Skiers or snowboarders off piste with no safety equipment – Transceiver, shovel, probe is the minimum. When I am coaching my groups in off piste private lessons or off piste clinics, I often see others near us with absolutely no safety equipment. They are usually thrashing around all over the place, all on the same slope at the same time, charging over convexities and showing absolutely zero off piste safety knowledge or etiquette. It infuriates instructors and mountain guides when we see these people! The main reason for this is that they may start something (ie an avalanche) above you, and put your group in danger. As coaches we are very aware of this, we always try to ensure we are never placed in this position.
Massive ski school groups snaking across the piste!! We have all seen it, an instructor, with about 10-15 people snaking down behind them (sometimes even more!) taking up the entire piste. There is nothing wrong with skiers following an instructor down a run, as they may be working on line, or turn shape, or speed control, but 15 people! How can anyone in a group this size receive any individual attention or feedback, it is practically impossible for the instructor to develop peoples performance in groups this big. At TDC, we never take more than 6 people in a group, maximum feedback, development, safety and enjoyment per person!
Kieran is normally an entirely positive guy and absolutely loves: Really big dogs, Savoyade Food, Good Whisky, Powder Snow and Working lots of hours. [ed]
We all strive for awesomeness on the slopes, however not all success can be attributed to these on snow endeavours. Here are 5 simple and effective ways to improve your skiing…. without even skiing!
Get your skis serviced.This means taking them to a shop where the staff will sharpen the metal edges, grind down the bases slightly to flatten them; getting rid of unwanted rock gauges, and then add some wax to keep the base healthy. It was a pretty tough December here in Val d’Isere, and some of the TDC coaches’ skis took a hammering on rocks. I took my skis into SnowBerry here in town and got them back good as new! Now going into mid-January, we have some icy piste conditions, and my edges are gripping and working well for me. Making me better at skiing!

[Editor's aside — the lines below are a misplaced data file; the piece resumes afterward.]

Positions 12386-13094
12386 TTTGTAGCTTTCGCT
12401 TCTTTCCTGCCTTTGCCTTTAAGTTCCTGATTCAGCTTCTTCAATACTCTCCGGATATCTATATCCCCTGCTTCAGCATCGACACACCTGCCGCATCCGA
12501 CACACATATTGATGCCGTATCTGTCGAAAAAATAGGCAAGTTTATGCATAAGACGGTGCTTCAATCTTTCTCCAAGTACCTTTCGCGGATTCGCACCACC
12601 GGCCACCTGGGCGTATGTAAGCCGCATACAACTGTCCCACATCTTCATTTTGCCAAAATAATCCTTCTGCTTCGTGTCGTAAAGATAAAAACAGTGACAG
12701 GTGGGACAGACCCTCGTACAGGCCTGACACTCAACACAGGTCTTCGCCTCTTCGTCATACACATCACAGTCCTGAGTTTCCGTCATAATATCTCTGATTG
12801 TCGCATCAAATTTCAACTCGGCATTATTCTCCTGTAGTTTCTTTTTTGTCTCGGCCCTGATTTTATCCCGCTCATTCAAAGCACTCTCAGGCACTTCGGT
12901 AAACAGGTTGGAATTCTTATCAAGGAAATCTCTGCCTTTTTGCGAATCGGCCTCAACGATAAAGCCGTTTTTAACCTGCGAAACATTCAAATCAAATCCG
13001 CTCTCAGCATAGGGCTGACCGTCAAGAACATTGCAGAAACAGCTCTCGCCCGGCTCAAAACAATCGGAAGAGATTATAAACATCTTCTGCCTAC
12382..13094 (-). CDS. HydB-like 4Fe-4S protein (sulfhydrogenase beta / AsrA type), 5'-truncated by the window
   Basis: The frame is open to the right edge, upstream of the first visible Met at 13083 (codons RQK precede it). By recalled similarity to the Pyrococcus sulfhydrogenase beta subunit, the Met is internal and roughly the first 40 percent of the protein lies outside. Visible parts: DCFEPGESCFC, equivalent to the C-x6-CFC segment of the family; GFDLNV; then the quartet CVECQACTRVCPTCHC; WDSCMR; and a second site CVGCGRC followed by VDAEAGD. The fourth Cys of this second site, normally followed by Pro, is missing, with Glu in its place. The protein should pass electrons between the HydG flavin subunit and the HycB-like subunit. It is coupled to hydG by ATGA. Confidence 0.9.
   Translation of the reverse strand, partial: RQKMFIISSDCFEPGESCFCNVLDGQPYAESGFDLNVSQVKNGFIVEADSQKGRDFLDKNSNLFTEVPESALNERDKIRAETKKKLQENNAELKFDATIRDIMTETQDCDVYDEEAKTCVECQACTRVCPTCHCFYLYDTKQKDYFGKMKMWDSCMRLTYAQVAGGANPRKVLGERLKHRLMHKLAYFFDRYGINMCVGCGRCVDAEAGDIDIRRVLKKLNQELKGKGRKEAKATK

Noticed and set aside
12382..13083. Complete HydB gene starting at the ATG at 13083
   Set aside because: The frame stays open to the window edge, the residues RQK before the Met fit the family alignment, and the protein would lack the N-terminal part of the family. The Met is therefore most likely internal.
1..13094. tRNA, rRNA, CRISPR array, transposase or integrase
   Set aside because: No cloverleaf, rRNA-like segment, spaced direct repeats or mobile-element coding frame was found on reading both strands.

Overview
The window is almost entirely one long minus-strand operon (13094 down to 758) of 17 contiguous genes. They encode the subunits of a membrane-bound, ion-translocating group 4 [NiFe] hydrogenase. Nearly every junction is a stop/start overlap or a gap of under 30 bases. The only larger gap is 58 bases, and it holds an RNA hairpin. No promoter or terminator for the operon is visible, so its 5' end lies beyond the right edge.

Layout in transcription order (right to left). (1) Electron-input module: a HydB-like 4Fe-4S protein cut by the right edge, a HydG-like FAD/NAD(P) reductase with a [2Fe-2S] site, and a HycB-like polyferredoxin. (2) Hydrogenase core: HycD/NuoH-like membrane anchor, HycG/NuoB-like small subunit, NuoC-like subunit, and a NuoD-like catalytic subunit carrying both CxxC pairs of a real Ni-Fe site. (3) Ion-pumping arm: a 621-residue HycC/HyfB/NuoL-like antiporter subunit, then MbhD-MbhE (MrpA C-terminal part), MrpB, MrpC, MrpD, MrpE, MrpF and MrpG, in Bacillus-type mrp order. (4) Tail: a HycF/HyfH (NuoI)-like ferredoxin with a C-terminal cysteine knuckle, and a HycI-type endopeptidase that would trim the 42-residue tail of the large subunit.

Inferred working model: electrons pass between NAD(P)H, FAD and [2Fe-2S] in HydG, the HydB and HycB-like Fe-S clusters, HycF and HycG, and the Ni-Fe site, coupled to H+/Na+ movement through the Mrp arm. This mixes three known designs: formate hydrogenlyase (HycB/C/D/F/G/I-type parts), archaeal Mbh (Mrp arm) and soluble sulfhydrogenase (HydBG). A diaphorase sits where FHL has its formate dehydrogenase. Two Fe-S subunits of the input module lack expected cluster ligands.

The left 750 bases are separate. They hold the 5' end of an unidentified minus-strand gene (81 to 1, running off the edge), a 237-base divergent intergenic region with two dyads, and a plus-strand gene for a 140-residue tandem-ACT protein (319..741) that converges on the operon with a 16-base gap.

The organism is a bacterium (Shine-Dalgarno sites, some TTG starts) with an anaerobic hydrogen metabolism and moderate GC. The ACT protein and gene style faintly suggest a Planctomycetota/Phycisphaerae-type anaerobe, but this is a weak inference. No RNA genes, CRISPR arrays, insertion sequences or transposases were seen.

Get your boots fitted properly with a good footbed.We at TDC all feel that the support of your boots is paramount to your ability to ski well. A moulded footbed will ensure that when your brain wants to influence the skis, there is no slack between your foots command and the skis reaction. Whatever movement your foot makes is transferred directly to the ski. Many of the TDC team have their feet computer analysed and custom soles made by SureFoot in Val d’Isere.
Watch a Ski Movie and be inspired.There are many incredible ski films available, and we can all argue about the best. A great one to cut your teeth on is “Claim”. With big mountain powder scenes, acrobatic freestyle segments and a huge dosage of charisma, this film is a great way to spark inspiration and motivation to get better. Sometimes this bit of motivation is all it takes to become a better skier. (To take on the bigger cliff drops maybe think about getting one of us to teach you…! Off Piste Adventure Courses )
Drink some water, and eat more bananas.Altitude naturally dehydrates you, and I’ve heard Bananas are good for you. This will prevent cramp, and assist recovery. A great short term preparation before hitting the slopes. Simples
Off-Piste prep: Do some transceiver searching and watch this video.Many of our courses and lessons at TDC revolve around the amazing off-piste in the area. To personally improve your ability to ski with others in that terrain, you must work hard and practice. Having confidence in your avalanche knowledge and transceiver craft will allow you to concentrate more on the tactical aspects of your skiing and be mindful of any technical improvements you could make. You can search for transceivers around the house, in the garden, or out in bracken and bilberry fields. All good fun learning.
Terry prides himself on being able to improve peoples skiing, without skiing. With on snow coaching too – a definite recipe for success!